by John Nelson, May 2020
The other day was Dale’s birthday. I can’t believe he’d be seventy now. He’ll always be about thirty for us.
This morning we listened to Irish music and had sourdough pancakes in his honor.
Lisa and I met Dale in about 1978 when we lived next to each other in the two second-story apartments above an old historic house on Humphreys Street in Flagstaff across from St. Mary’s School. The house is owned by our friends Jene and Lynn Vredevoogd. Dale had just moved to Flag and, being an outdoor guy, we quickly became friends, hiking and camping together, running rivers, and yacking over campfires and in the backyard about what he called the “Great American Southwest – what a GAS!”, the place Dale and we were in love with.
Born and raised in Geneva, Illinois, Dale was the kid who loved to watch Hopalong Cassidy on Saturday mornings and dream of going West. After graduating high school in the late 60s’, he served in the Marine Corps, including a tough year in a mortar squad in Vietnam, which understandably affected him the rest of his life.
After his military time he returned to Illinois and attended Southern Illinois University in the early 70s’, and then, degree in hand, he accepted a job with a geologic exploration company in southern Arizona, working out of Tucson – and that’s where his love affair with Arizona began. In that job he saw southern Arizona as it was – a land of beauty, history and mystery – and he never forgot that; he lived it for the rest of his life.
After a few years of that work he lucked out and got his lifelong job teaching fifth grade elementary school in Flagstaff, so he loaded up his old white 1970 Dodge pickup and moved north. He’d never intended to leave southern Arizona, but once he got the job in Flag he quickly saw and came to love the diversity of Arizona – from desert to the peaks to the canyons – he was hooked.
In his teaching work, mostly at Weitzel Elementary School in East Flag, Dale was Mr. Shewalter, the serious and witty (punny!!) teacher students loved because he was task-on oriented toward giving them the best, most sensible and practical education they could receive. While they earned everything they needed to be successful in their coming school years, he also imbued them with a love for the outdoors at Camp Colton on the west side of the San Francisco Peaks and on field trips. For years, while we were at Friday night dinners with Dale and Madeline at Kachina Restaurant, Dale’s past students would come up to the table and say “hi.” They adored him. And parents would sign their children up several years ahead of the fifth grade to be sure Mr. Shewalter was their kids’ teacher. Frank Garcia and family, the owners of Kachina Restaurant, were among that group of parents, and they loved him. As Lisa Schnebly-Heidinger noted in her remembrance of Dale, it was always funny that while the rest of us at dinner would have a cold beer, Dale would not, even though he enjoyed it, as he didn’t want his young students coming to the table and seeing him with a drink. Those times of celebrating with a cold Mexican beer were saved for around the campfire, or with some good tequila, and then usually as a “Coronado Cooler” as we called it (invented on the western slope of the Huachuca Mountains near Coronado National Monument) – good tequila mixed with Hansen’s grapefruit soda. Mmmm good.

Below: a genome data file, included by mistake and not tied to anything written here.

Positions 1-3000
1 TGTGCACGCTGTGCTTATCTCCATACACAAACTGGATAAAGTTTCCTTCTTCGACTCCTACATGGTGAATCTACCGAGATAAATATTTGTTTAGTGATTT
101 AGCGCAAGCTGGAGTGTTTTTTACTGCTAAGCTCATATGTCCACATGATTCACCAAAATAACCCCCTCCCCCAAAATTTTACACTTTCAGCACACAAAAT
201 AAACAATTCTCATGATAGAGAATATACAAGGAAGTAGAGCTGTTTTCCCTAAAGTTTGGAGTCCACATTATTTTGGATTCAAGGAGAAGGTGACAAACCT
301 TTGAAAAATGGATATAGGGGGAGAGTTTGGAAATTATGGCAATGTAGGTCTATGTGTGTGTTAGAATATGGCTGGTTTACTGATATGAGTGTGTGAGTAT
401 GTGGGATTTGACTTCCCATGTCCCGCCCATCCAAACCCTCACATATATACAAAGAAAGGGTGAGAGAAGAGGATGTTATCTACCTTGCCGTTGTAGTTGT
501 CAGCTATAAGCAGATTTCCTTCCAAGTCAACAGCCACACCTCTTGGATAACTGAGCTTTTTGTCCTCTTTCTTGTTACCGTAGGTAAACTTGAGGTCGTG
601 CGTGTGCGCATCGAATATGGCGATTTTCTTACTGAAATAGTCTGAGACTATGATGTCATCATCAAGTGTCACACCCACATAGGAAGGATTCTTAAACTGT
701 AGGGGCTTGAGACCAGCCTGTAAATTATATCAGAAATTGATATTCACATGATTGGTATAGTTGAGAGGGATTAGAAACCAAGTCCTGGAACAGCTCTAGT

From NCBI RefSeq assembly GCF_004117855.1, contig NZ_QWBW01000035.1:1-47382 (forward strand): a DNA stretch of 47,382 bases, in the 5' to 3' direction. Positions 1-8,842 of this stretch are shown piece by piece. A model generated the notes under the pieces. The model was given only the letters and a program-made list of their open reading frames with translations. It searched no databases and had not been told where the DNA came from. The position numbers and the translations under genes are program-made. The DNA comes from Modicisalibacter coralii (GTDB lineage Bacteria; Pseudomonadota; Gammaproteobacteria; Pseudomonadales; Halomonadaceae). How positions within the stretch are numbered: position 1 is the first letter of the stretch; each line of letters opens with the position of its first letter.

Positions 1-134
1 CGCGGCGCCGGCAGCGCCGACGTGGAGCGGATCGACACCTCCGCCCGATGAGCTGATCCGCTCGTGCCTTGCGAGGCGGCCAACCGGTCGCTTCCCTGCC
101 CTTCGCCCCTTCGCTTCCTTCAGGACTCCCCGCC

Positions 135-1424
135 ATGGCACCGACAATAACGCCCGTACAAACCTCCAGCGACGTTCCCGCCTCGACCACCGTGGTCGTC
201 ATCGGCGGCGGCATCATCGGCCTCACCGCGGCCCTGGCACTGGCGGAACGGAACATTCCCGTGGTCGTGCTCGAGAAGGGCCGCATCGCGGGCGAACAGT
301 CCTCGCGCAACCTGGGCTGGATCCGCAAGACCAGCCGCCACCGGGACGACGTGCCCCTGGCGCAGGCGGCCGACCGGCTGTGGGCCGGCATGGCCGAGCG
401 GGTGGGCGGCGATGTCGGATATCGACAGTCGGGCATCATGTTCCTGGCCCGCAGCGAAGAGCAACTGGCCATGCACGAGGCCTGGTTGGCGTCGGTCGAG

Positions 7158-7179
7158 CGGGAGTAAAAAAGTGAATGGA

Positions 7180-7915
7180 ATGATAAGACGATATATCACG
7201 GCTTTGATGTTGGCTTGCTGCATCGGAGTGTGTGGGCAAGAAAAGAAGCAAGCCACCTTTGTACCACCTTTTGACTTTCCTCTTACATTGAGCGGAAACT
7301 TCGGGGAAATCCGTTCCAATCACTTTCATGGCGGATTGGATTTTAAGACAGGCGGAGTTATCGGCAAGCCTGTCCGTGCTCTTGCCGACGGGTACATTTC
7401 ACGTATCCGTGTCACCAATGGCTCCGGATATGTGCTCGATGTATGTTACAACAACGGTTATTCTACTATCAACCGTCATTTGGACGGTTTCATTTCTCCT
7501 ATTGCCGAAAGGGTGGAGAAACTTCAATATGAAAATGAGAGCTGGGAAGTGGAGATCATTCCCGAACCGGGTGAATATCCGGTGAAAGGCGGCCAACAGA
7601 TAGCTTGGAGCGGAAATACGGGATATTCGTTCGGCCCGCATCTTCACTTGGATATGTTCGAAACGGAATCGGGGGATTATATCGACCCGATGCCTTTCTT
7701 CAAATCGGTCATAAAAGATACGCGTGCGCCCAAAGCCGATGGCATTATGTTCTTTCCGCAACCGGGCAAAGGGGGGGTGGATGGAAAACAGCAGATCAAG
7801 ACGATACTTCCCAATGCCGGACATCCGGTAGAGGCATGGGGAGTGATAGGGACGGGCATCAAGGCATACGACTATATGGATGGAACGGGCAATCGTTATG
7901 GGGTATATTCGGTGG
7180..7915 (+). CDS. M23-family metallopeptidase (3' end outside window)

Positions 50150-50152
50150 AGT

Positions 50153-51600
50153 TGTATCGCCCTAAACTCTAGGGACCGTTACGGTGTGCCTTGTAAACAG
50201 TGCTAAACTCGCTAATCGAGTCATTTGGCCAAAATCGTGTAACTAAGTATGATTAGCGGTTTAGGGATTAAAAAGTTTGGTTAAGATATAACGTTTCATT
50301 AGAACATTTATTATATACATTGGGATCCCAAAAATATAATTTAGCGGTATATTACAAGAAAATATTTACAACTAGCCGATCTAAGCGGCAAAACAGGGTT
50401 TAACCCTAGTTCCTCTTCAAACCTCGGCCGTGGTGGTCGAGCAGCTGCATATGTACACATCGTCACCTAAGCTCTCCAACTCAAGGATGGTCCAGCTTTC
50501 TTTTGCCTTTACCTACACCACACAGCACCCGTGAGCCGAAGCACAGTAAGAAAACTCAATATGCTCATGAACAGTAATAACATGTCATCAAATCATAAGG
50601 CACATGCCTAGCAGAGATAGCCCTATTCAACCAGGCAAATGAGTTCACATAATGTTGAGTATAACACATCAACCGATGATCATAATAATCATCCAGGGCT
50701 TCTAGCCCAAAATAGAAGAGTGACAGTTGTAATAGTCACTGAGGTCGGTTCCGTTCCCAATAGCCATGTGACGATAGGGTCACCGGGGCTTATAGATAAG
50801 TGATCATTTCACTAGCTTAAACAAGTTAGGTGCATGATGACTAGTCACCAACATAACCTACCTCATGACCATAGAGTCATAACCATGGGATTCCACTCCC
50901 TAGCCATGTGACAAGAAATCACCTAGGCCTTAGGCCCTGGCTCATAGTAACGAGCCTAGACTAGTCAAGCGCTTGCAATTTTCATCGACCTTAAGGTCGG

In our talks while hiking or sharing Friday night dinners at Kachina Restaurant we talked about how neat it would be to hike the length of the state. He talked about that with everyone who was interested, and by the early 1980s’ he had a plan to use his several months off from school to do the hike. He started scouting routes, including a bunch of time on the Mogollon Rim, which was one of his anchor points, and one of the best pictures of him is where he’s looking off the edge of the rim toward Tonto Basin and southern Arizona.
One summer in the mid-80s’, my wife Lisa and I took him down to the southern border near Nogales where he wanted to start his hike across the state. The night before the hike we went across the border to the store of his friend from his Tucson days, Alejandro Pimienta, where Dale and Alejandro talked like old friends. We bought some nice wool rugs and tequila and had a great time. The next morning he set off on his hike on the back roads across Arizona, an Arizona flag on the back of his Kelty pack, water stashed along the route, re-supply points figured out, living the dream.
That summer was hot, and Dale had a tough time with the heat but pressed on through Tucson, Florence, Globe, Payson, Strawberry, Long Valley, Mormon Lake, Flagstaff, Valle, the Canyon and on to Fredonia, stopping at local stores for a cold soda and making friends with everyone he met. Joe Longbotham, a UPS driver in the Payson area, told me on a trail work day around Flagstaff one time that he saw Dale on the road that first summer, several days in a row, and how he stopped and spoke with him, gave him water and treats, and that’s how Joe became interested in hiking, trails, and, eventually, the Arizona Trail.
Dale did it. With his beloved Irish tunes – the Chieftains, Enya, etc., humming The Lands Beyond, The Misty Mountains, and The Celts in his head, he crossed the state, south to north, and that’s when the idea was born for a single-track hiking and riding trail across the wonderful state of Arizona.